2 easy ways to make a red mite trap at home PLUS the biggest red mite mistakes
These useful DIY tools will help you fight the biggest, smallest pest in the poultry world.
Words: Nadene Hall
Red mites are one of the smallest pests, often impossible to see in the dim light of a coop. Worldwide, they are one of the most significant pests that affect poultry, causing discomfort, anaemia, disease, loss of egg production, and death.
It can be difficult to spot red mites, as they hide in the framework of a coop by day, only coming out at night to feed. That makes it hard to know if numbers are building up.
Once mites are easily seen, they are present in incredibly high numbers, and it will take a lot of time and diligence to bring the infestation under control.
Your hens will give you clues of a bad red mite infestation, including:
• laying eggs on the floor or outside the coop (as nest boxes are a prime spot for mites);
• avoiding their coop;
• higher levels of preening, head-scratching, and gentle feather pecking;
• feathers will begin to look scruffier.
1 EAST WAY TO FIND A RED MITE PROBLEM WHILE IT’S SMALL
The best strategy is to monitor red mite levels daily. They hide away during the day, in tiny crevices – research shows their preference is 2mm-wide gaps in wood or plastic – so it can be hard to tell when a tiny mite population starts to grow.
These two DIY options will give you an easy-to-check, daily monitoring system:
1. The rickstick
You will need:
a 10cm length of plastic pipe, approx diameter 20mm;
a 12cm length of rounded wood, slightly smaller than the plastic pipe
2 cable ties
The exact diameter of the pipe and round wood isn’t important, but keeping it small makes it easier to attach to your coop.
Sand any burrs off the end of the round wood and the plastic pipe. Screw the screw in the middle of the piece of round wood.
Insert the piece of round wood into the pipe. Use the cable ties to attach the rickstick to a perch or place it inside a nest box. The screw prevents chickens from being able to pull the wood out of the pipe, and mites will tend to congregate around it.
2. The simple passive tape trap
You will need:
a roll of 3cm-wide blue painter’s tape
Cut a few 8cm lengths of tape. Tuck the ends over so it’s easy to unwrap it when you check the trap. Wrap the tape around perches and/or part of the coop frame. Leave a small gap near the wood for the mites to crawl into.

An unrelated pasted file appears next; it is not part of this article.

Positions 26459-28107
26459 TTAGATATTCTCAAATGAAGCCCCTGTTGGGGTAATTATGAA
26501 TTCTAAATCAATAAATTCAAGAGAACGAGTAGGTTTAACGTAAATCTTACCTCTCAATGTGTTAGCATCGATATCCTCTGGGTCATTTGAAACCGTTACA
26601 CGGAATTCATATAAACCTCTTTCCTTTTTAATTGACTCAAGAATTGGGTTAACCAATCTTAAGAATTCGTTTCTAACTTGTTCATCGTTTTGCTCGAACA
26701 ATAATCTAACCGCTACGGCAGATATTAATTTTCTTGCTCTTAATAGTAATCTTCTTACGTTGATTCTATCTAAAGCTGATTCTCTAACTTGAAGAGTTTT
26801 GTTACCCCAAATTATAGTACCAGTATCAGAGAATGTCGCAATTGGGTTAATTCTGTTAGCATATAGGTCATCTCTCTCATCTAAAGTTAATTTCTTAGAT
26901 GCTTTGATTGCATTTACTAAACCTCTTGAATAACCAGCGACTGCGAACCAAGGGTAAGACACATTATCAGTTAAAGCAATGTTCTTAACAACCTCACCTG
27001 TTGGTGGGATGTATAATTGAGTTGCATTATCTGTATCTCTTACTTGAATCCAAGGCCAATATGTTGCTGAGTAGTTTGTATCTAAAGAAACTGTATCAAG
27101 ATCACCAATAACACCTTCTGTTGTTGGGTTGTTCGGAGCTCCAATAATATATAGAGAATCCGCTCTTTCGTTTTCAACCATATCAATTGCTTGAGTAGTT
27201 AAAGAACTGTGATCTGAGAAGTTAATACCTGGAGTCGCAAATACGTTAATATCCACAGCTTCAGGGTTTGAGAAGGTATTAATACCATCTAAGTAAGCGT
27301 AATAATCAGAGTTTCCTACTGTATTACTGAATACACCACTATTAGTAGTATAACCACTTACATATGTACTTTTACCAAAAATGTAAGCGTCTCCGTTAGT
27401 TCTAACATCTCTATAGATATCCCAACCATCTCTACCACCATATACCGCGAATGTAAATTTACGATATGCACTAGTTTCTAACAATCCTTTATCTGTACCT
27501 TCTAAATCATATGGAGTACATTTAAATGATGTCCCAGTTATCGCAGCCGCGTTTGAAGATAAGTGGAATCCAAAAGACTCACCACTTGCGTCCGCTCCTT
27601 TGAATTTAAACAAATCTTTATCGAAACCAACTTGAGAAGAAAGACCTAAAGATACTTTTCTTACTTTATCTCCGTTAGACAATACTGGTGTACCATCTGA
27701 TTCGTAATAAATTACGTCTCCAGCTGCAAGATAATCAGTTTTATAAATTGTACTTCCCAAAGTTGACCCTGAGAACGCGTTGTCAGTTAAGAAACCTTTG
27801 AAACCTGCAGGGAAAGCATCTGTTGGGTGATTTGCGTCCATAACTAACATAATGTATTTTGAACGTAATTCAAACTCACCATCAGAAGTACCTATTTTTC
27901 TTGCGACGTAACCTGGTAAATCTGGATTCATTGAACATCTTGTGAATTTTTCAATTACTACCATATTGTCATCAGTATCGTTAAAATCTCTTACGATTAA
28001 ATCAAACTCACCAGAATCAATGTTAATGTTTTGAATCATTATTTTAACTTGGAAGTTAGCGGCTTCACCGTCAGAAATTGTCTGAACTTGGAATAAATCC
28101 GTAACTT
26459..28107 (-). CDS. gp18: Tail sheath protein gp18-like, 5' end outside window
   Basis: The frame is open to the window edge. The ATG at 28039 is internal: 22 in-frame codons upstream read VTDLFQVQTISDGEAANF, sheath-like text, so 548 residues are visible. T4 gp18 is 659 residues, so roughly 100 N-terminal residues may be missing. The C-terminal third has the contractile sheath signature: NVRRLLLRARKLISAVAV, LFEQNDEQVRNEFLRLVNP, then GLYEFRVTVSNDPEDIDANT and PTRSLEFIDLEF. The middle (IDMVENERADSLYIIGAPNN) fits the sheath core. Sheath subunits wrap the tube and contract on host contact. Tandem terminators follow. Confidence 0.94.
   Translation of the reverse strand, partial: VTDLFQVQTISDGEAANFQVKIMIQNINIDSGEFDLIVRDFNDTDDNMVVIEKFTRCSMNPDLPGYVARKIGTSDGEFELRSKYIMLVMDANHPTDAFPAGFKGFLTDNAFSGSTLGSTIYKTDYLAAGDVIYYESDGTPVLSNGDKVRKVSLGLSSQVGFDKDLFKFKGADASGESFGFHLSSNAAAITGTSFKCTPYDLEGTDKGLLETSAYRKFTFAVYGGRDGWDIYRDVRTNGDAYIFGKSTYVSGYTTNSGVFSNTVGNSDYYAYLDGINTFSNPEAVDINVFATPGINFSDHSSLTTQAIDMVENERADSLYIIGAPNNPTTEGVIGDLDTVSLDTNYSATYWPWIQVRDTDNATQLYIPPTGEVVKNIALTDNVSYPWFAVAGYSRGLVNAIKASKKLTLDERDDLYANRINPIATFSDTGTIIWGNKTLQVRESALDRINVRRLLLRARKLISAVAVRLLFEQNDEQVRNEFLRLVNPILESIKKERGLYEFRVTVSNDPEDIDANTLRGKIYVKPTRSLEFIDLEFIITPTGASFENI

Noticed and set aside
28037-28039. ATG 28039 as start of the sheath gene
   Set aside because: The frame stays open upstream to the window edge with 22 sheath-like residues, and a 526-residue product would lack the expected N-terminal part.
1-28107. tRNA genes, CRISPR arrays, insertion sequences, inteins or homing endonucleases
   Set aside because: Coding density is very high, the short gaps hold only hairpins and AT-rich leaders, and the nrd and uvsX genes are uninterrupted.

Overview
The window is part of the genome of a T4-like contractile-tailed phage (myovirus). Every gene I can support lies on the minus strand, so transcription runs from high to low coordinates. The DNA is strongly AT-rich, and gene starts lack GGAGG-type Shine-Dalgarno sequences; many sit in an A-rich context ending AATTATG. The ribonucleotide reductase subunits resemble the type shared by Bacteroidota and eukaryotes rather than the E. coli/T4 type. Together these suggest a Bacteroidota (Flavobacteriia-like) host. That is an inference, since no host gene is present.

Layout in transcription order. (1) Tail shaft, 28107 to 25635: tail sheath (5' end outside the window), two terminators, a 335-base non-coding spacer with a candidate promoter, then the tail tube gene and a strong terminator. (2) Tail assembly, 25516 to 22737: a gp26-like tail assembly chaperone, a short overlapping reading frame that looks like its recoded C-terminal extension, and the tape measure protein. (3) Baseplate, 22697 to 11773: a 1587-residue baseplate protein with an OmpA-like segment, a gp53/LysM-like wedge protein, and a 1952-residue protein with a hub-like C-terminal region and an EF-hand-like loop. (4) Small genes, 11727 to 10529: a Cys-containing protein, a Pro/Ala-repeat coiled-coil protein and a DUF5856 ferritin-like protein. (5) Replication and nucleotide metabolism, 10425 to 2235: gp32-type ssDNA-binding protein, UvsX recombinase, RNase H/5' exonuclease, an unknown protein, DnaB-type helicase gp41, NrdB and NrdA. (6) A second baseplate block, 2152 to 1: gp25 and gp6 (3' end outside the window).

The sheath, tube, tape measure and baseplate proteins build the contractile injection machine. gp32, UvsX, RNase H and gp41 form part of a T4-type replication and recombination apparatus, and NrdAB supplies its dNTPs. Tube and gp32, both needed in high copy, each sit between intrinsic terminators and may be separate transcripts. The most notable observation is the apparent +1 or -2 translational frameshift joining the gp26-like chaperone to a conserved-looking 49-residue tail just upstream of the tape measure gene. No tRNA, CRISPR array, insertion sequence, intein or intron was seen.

MONITORING RED MITE TRAPS
Check the rickstick or tape every day. Small numbers of red mites will almost always be present, even in the most
well-maintained coop. What you’re looking for is an increase in numbers.
No action required: 0-9 mites
Action required: 10+ mites
THE 2 BIGGEST MISTAKES PEOPLE MAKE WHEN FIGHTING RED MITES
The most cost-effective way to control a red mite infestation is to start when numbers are still low. But a lot of people don’t monitor their coops, so they don’t know they have red mites until there is a heavy infestation. This requires a much bigger control effort, over a longer time.
The second biggest mistake people make – and this includes commercial farmers – is not using mite-fighting products correctly, whatever product they choose.
For best control of red mites:
1. Start when the mite population is beginning to increase, which requires daily monitoring;
2. Always read and follow product instructions;
3. Whatever product you choose, it must be applied at the correct dilution, in the manner recommended by the manufacturer;
4. Apply products over the recommended period, some every day for a set number of days, or some at set intervals, eg every 7-10 days;
5. Apply the product in the recommended manner, for example as a spray, or soaking the wood and leaving it to dry.
PREVENTING RED MITE INFESTATIONS
Scientists are currently working on vaccines to protect chickens from red mites. There are also studies looking at possible biological control options using predator insects that kill the red mite but don’t harm the chickens.
Some commercial poultry farmers in Europe use special perches (eg, the Q-perch) which have wires that electrocute the mites before they reach the bird.
Research has found taking some basic practical steps can help prevent a red mite population build-up, including:
•using a silicone sealer to fill small gaps in wooden frames of the coop, and around perches;
•painting wooden frames so mites are easier to spot, and the wood is easier to clean and disinfect;
•controlling mice, rats, and flies which can carry red mites;
•keeping wild birds out of the coop, and away from feeders and waterers;
•regular cleaning of feeders, waterers, and nest boxes.